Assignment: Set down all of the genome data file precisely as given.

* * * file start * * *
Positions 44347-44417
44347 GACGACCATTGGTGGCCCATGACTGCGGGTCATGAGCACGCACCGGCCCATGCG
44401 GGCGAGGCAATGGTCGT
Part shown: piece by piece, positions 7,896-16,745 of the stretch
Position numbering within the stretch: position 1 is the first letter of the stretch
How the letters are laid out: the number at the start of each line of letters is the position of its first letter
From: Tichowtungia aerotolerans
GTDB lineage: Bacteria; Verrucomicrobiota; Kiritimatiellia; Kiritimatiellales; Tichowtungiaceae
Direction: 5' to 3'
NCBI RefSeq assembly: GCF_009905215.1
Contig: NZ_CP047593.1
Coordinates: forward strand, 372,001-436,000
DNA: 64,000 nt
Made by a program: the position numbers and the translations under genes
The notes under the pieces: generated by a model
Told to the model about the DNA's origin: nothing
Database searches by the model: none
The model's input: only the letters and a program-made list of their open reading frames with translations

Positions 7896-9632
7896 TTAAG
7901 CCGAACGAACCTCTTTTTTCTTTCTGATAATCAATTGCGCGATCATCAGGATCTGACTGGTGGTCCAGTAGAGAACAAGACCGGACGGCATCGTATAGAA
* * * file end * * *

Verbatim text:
Positions 44347-44417
44347 GACGACCATTGGTGGCCCATGACTGCGGGTCATGAGCACGCACCGGCCCATGCG
44401 GGCGAGGCAATGGTCGT
Part shown: piece by piece, positions 7,896-16,745 of the stretch
Position numbering within the stretch: position 1 is the first letter of the stretch
How the letters are laid out: the number at the start of each line of letters is the position of its first letter
From: Tichowtungia aerotolerans
GTDB lineage: Bacteria; Verrucomicrobiota; Kiritimatiellia; Kiritimatiellales; Tichowtungiaceae
Direction: 5' to 3'
NCBI RefSeq assembly: GCF_009905215.1
Contig: NZ_CP047593.1
Coordinates: forward strand, 372,001-436,000
DNA: 64,000 nt
Made by a program: the position numbers and the translations under genes
The notes under the pieces: generated by a model
Told to the model about the DNA's origin: nothing
Database searches by the model: none
The model's input: only the letters and a program-made list of their open reading frames with translations

Positions 7896-9632
7896 TTAAG
7901 CCGAACGAACCTCTTTTTTCTTTCTGATAATCAATTGCGCGATCATCAGGATCTGACTGGTGGTCCAGTAGAGAACAAGACCGGACGGCATCGTATAGAA